Well, let's figure out the overall fastest time first.
So, to figure this out I'll use the min function as a window function, passing in the time, then I'll add an empty over clause and I'll alias this as win time.
And if we run this query, we see the overall fastest time shown here, cool.
So, what do we need to do, to get the fastest race time by age group?
Well, what we need to do is pretty similar to this line here, so I'll copy and paste this expression, but then I'll partition the windows by age group and I'll alias this as group win time.
Now I'll run the query, and as you can see, we now have a column with the fastest group time.
The next thing I want to calculate is the overall race results, in other words, I want a column in our result set, that shows which place each runner finished overall, so first place, and second place and third place, and so on.
So, the aggregate window functions aren't going to help us here, but there are a few analytic window functions that we can turn to.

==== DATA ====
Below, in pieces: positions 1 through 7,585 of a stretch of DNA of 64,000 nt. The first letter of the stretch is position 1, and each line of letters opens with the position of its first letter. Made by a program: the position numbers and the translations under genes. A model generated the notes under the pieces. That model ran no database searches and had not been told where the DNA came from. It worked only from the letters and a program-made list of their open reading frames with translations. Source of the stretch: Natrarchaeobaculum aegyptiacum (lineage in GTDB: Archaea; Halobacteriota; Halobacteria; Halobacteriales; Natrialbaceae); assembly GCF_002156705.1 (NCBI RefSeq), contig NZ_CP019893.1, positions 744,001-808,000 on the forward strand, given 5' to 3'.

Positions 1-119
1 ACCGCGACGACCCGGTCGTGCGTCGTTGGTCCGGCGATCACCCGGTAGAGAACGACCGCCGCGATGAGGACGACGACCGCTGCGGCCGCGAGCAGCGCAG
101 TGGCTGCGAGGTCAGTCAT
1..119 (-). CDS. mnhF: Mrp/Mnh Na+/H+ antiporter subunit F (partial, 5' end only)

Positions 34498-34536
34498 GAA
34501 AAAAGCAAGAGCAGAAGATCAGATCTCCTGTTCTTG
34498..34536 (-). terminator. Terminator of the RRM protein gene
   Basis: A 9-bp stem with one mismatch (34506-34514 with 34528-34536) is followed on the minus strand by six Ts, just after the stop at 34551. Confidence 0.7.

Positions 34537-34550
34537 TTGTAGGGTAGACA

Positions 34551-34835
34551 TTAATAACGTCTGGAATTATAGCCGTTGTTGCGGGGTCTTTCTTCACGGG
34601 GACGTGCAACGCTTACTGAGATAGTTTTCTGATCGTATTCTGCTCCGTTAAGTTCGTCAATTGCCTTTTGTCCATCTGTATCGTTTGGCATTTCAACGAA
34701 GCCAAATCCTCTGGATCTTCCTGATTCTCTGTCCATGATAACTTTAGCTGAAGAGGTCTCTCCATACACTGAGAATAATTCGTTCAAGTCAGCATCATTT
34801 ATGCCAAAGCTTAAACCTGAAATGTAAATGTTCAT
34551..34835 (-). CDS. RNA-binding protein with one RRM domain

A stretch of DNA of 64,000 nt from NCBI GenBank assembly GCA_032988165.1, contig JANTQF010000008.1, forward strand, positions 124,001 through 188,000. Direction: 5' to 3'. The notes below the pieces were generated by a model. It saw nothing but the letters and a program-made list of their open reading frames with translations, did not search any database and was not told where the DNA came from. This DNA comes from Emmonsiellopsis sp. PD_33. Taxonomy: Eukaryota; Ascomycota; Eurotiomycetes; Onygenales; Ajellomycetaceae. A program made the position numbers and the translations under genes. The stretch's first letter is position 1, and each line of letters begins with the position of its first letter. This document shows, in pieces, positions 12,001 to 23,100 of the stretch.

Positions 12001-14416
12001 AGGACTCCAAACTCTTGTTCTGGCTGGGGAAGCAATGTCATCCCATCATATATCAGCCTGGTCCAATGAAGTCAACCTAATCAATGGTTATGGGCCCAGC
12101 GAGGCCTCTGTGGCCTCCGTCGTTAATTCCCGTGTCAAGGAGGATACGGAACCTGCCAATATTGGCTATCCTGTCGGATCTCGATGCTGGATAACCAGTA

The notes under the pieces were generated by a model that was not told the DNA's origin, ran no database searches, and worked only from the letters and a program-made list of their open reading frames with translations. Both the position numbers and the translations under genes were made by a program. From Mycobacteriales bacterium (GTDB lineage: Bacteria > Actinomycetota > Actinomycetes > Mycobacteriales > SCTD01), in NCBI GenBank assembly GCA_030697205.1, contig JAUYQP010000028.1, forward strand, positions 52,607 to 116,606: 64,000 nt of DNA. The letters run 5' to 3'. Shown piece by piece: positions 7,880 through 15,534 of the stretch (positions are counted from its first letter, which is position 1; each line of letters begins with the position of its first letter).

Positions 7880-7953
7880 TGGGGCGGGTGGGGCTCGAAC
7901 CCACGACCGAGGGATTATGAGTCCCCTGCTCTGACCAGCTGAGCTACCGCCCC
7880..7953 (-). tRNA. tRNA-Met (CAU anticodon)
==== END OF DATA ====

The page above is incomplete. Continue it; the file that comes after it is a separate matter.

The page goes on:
Ok, let's start by trying out this row number function.
So I'll call row number, and then I'll use an empty over clause, followed by an alias of place, and now I'll go ahead and run this query.
Now, if you look at our new column, it seems to assign a unique number to each row, but the number seems to be arbitrary. In other words, the row number doesn't correlate with the runner's race time, but there is something we can add to the over clause, to make the row number more meaningful.
Ok, so what can we do?
Well, we can define a sort order to our window, let me show you what I mean.
So, in the over clause, I'll say, order by time.
Ok, so what does this do for us?
Well, it sorts our window by time, and then it applies the row number, so when we run this, the row number should approximately represent the runner's overall placement in the race, based on their finish time.